SPECIAL ARTICLEEconomic & Political Weekly EPW july 19, 200855under Article 15(5), sought to enable greater access to higher education by providing for 27 per cent reservation for “Other Backward Classes” to central government controlled educational institutions and had no effect on privately managed education institutions.13 We may understand this exclusion of privately managed educational institutions by noting that the objects and reasons of the Act clarify that the purpose of the Act is to fulfil the state’s obligation under Article 4614 of the Constitution.15 The difference in the scope of application of Article 15(5) and the CEI Act has a significant bearing on the outcome of the case which will be explored below.In this section we set out to identify the key arguments before the Court inA K Thakurand conclusions reached by the several opinions in the case. We begin by presenting the conclusions of the Court on the key issues before it in a simplified tabular format (Table 1) which serves as a guide for the discussion in the rest of thesection.2.1 Validity of Article 15(5)The primary ground on which Article 15(5) was challenged was that it violates the basic structure doctrine.16 Rajeev Dhavan, one of the senior counsels appearing for the petitioners, argued that the use of “notwithstanding” in Articles 15(3), 15(4) and 15(5) could not be construed as “notwithstanding the declaration of equality principle”. Hence, it was argued that the 2005 Amend-ment introducing Article 15(5) damages and destroys the equal-ity principle which is a basic feature of the Constitution.17 A further ground for challenge was that Article 15(5) directly conflicts with Article 15(4) as both Articles exclude the remaining provisions of Article 15. Whereas Article 15(4) excludes Article 15 and Article 29(2), Article 15(5) excludes Article 15 and Article 19(1)(g).18 Hence, it was argued that Article 15(5) could not be read in conformity with the principles in Articles 14 and 15, and thus violated the basic feature of the equality.Observing that a Constitutional amendment which “moder-ately abridges or alters the equality principle or the principles under Article 19(1)(g)”,19 chief justice Balakrishnan concluded that Article 15(5), insofar as it dealt with state maintained and aided institutions, did not violate the basic structure of the Constitution. Justice Pasayat, justice Bhandari and justice Raveendran all concurred on this issue. This clarification on the standard of review that a court must apply in basic structure review may be understood as an elaboration of the “damage or destroy” standard which is central to the application of basic structure review to all forms of state action.On whether Article 15(5) was constitutional in light of Article 15(4), the Court noted that both provisions operated in different fields. The chief justice clarified the meaning of “nothing in this Article” in Article 15(5) by observing that the grounds in Article 15(1) alone would be included in the phrase, and that it would not exclude Article 15(4).20 While the Court may agree that Articles 15(4) and 15(5) can be harmoniously construed, they appear divided on this clarification of the chief justice. In contrast to the chief justice, justice Raveendran held that the phrase “Nothing in this article” in clauses (3), (4) and (5) of Article 15 referred to both clauses (1) and (2) of Article 15.21 Justice Pasayat merely stated that both provisions operated in different fields and was silent on what was excluded by the non-obstante clause at the start of Article 15(5).22 Justice Bhandari observed that as Article 15(5) was specific to admission in educational institutions, whereas Article 15(4) was general, Article 15(5) would neutralise 15 (4) with respect to reservations in educational institu-tions.23This largely textual analysis of these provisions is neither convincing nor is it properly directed. It remains uncon-vincing because although the Court held that Article 15(5) did not negate Article 15(4), there is no clear majority on the scope and ambit of the phrase “Nothing in this article” in Article 15(5). Further, basic structure review is about compliance with basic features. Surprisingly counsels and the Court conduct this discussion as if Article 15(5) had to be in conformity with other textual provisions of the Constitution. As basic structure review is a model of judicial review which ensures that state action does not damage or destroy basic features or values in the Constitution of India 1950 but not confined to particular expressions in the text of the Constitution, the Court seems to be misdirected in its analysis.2.2 Validity of 15(5): Private Unaided InstitutionsInTMA Pai Foundation, an 11-judge bench of the Supreme Court held that a private unaided educational institution has a funda-mental right under Article 19(1)(g) (freedom to practise any profession, or to carry on any trade or business) with respect to the establishment and administration of educational institutions. Disagreements relating to the ratioof the case led to the constitu-tion of a five-judge bench in Islamic Academy of Education entrusted with the task of clarifying the judgment inTMA Pai Foundation.24 Subsequently, a seven-judge bench was constituted in P A Inamdar to assess the clarification inIslamic Academy of Education and confirm the Ratio inTMA Pai Foundation.25 P A Inamdar made it abundantly clear that the law as per TMA Pai Foundation was that “neither can the policy of reservation be enforced by the State nor can any quota or percentage of Table 1: Opinions of Judges inA K ThakurJudge Art 15(5): State Art (15(5): Identification Creamy Layer Application of Periodic Review Maintained and Unaided of OBCs Exclusion Creamy Layer of the Act Aided Institutions Institutions Exclusion to SC/STChief justice Valid Question expressly Caste can be To be Not applicable Every 10 Balakrishnan left open used, but not excluded Years solely on the basis of casteJustice Pasayat Valid Question expressely Caste can be To be Silent on the issue, Every five (for himself and left open used, but not excluded thus question years justice Thakker) solely on the left open basis of casteJustice Bhandari Valid Unconstitutional Caste can be used, To be Question expressly Silent on the but not solely on excluded left open issue the basis of casteJustice Raveendran Valid Question expressly Caste can be used, To be Silent on the issue, Every 10 left open but not solely on excluded thus question left years the basis of caste open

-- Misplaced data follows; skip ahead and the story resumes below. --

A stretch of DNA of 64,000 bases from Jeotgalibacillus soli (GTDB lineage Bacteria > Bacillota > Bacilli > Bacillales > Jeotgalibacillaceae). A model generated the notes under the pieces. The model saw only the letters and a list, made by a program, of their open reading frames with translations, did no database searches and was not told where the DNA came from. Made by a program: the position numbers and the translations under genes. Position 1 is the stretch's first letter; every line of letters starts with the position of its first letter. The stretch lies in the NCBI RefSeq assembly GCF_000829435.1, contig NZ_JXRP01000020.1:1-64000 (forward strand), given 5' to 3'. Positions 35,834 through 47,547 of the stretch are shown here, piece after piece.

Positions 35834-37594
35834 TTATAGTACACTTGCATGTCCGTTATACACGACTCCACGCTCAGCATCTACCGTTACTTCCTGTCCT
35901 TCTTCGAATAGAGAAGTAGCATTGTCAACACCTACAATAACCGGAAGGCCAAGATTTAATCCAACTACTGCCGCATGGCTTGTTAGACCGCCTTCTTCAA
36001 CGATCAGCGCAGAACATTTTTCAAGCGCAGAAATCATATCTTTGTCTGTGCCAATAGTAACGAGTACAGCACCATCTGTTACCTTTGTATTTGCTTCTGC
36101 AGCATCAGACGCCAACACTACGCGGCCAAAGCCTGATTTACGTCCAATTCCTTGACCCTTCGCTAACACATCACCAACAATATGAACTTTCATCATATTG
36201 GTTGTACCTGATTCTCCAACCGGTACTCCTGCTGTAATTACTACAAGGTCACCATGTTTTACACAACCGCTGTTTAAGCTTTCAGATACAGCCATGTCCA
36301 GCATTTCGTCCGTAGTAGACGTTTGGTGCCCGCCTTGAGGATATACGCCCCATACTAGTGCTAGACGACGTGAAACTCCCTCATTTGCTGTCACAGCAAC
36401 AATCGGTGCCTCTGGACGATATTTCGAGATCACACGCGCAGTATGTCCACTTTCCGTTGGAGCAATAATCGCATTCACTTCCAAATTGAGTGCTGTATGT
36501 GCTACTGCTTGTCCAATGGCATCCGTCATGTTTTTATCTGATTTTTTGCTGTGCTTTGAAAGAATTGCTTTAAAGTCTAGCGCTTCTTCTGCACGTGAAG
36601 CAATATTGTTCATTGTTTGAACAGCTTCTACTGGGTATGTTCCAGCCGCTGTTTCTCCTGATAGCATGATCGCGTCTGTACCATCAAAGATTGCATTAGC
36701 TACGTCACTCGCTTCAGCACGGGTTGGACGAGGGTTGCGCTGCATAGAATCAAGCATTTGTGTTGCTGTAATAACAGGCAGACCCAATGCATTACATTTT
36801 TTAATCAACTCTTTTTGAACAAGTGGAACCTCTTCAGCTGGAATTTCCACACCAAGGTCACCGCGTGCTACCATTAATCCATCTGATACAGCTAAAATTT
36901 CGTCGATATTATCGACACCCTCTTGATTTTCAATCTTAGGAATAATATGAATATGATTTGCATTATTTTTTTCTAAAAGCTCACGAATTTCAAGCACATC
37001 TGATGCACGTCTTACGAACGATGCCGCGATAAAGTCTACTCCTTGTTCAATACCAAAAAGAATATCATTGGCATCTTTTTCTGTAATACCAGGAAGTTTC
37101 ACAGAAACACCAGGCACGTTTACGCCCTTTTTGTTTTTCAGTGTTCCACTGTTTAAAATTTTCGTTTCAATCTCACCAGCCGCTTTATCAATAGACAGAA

SPECIAL ARTICLEjuly 19, 2008 EPW Economic & Political Weekly56Justice Bhandari’s application of basic structure review to the scope of Article 15(5) does not bind any future bench that will be called upon to decide this question. However, as it is the first view expressed by the Court on the question, it is likely that the Court will look to affirm or distinguish this view in future cases. Basic structure review is a form of judicial review where the Court reviews any form of state action and enquires into whether this state action damages or destroys a basic feature of the constitu-tion. However, justice Bhandari’s analysis inA K Thakur finds that Article 15(5) would violate Article 19(1)(g) which guarantees to all citizens the right to carry out any business or profession. It is not clear from the opinion, the extent to which Article 19(1)(g) has a bearing on the basic features of the Constitution and why Article 15(5) must comply with Article 19(1)(g) to be upheld by the Court. We had noted earlier that the Supreme Court has held inTMA Pai that Article 19(1)(g) prevents the state from creating reservation quotas in private unaided educational institutions. However, this proposition of law would need to be revised in the light of the introduction of Article 15(5). Hence, in order to hold reservation quotas in private unaided educational institutions unconstitutional the Court will need to find a new constitutional basis for this proposition: one that rests on the basic features of the Constitution such as equality. Hence, it seems that justice Bhandari’s conclusion on the constitutional validity of Article 15(5) as it applies to private unaided educational institutions is not supported by adequate reasons and it will fall to a future bench of the Supreme Court to revisit this question. 2.3 IdentificationofOBCsIn A K Thakur, the CEI Act was challenged, inter alia, on the ground that caste was the sole basis for the determination of social and economic backwardness. Article 15(5) allows the state to make special provisions for two kinds of groups: SC andST groups and “socially and educationally backward classes”. Section 2(g) of the CEI Act definesOBCs as “the class or classes of citizens who are socially and educationally backward, and are so determined by the central government”. The identification of theseOBCs has been carried out by the state under the provisions of Article 15(4) and Article 16(4) of the Constitution.On the issue of identification of OBCs, the Court inA K Thakur is bound by the holding inIndra Sawhney that caste could not be the sole determinant of backwardness, although it could be used as a starting point for determining backwardness.34 In light of this binding precedent, the Court had no option but to unani-mously hold that caste could not be the sole determinant of backwardness.35 Evaluating lists prepared by the National Commission for the Backward Classes and the State Commission for Backward Classes, the chief justice held that various criteria and indicators framed by the Mandal Commission had been taken into account, and social, educational and economic criteria have been considered. Consequently, the list of social and educa-tionally backward classes (SEBCs) has not used caste as the sole criteria, and as caste was one of several factors considered, and therefore Article 15(1) has not been violated.36Despite the unanimity on this issue, differing views on the importance of caste as a criterion provides us an interesting admissions be carved out to be appropriated by the state in a minority or non-minority unaided educational institution”.26 Hence, under Article 15(5) the State was enabled to regulate admission in private unaided institutions, something they were unable to do after the decision inTMA Pai Foundation and the subsequent cases clarifying it. It is important to note that although the Court inA K Thakurwas bound by the decision inTMA Pai Foundation, the change in the text of Article 15 by the introduc-tion of Article 15(5) may have altered the constitutional basis of the decision inTMA Pai.While the CEI Act does not apply to private unaided institu-tions, Article 15(5) does. However, the majority of the Court declined to pronounce on whether the application of Article 15(5) to private unaided institutions violated the basic structure of the Constitution. As no private unaided educational institution was arrayed as a petitioner inA K Thakur, four out of five judges found that a decision on this issue was unnecessary and would be properly made when appropriate parties were before it.27 Justice Bhandari, however, chose to delve into the issue. In an elaborate justification for doing so, he acknowledged that no unaided insti-tution had filed a petition. Yet he noted that as the best counsels in the country had appeared in the case he concluded that a brief from an unaided institution would have contributed little to the arguments already before the Court. Since the question of unaided institutions was likely to arise in the future, it was best, according to justice Bhandari, to resolve it now rather than go through the “entire exercise de novo”.28 In light of these “extra-ordinary facts”, 29 justice Bhandari examined the validity of Article 15(5) with respect to private unaided institutions and held that an imposition of reservation of this sort would violate Article 19(1)(g) and thus the basic structure doctrine, he severed the 2005 Amendment’s reference to unaided institutions.30 Two important issues arise out of justice Bhandari’s minority opinion. First, is the majority’s decision to avoid pronouncing on the application to private unaided educational institutions a political move? Secondly, does justice Bhandari’s conclusions on the validity of Article 15(5) as it applies to private unaided institu-tions a correct application of the basic structure doctrine? We will address each of these in turn. While some commentators have expressed surprise at the majority’s approach,31 generally courts may legitimately limit their decision to resolving particular disputes before them.32 However, the state action being challenged in this case is the amendment introducing Article 15(5) and the CEI Act. As the constitutionality of Article 15(5) is under review, the Court is called upon to pronounce on the scope of its application to private unaided educational institutions. To that extent, this is a proper issue for the Court to decide inA K Thakur. Moreover, the Supreme Court is often guilty of going beyond the issues in dispute in a particular case, and clubbing similar cases in a manner, that allows it to pronounce on constitutional issues generally and not confine itself to the facts of the case before it. In the light of this track record and the nature of legal challenge before it, the refusal to address the full scope of Article 15(5) is defensible only if it initiates a new rule of court discipline which will be followed in all cases hereafter.33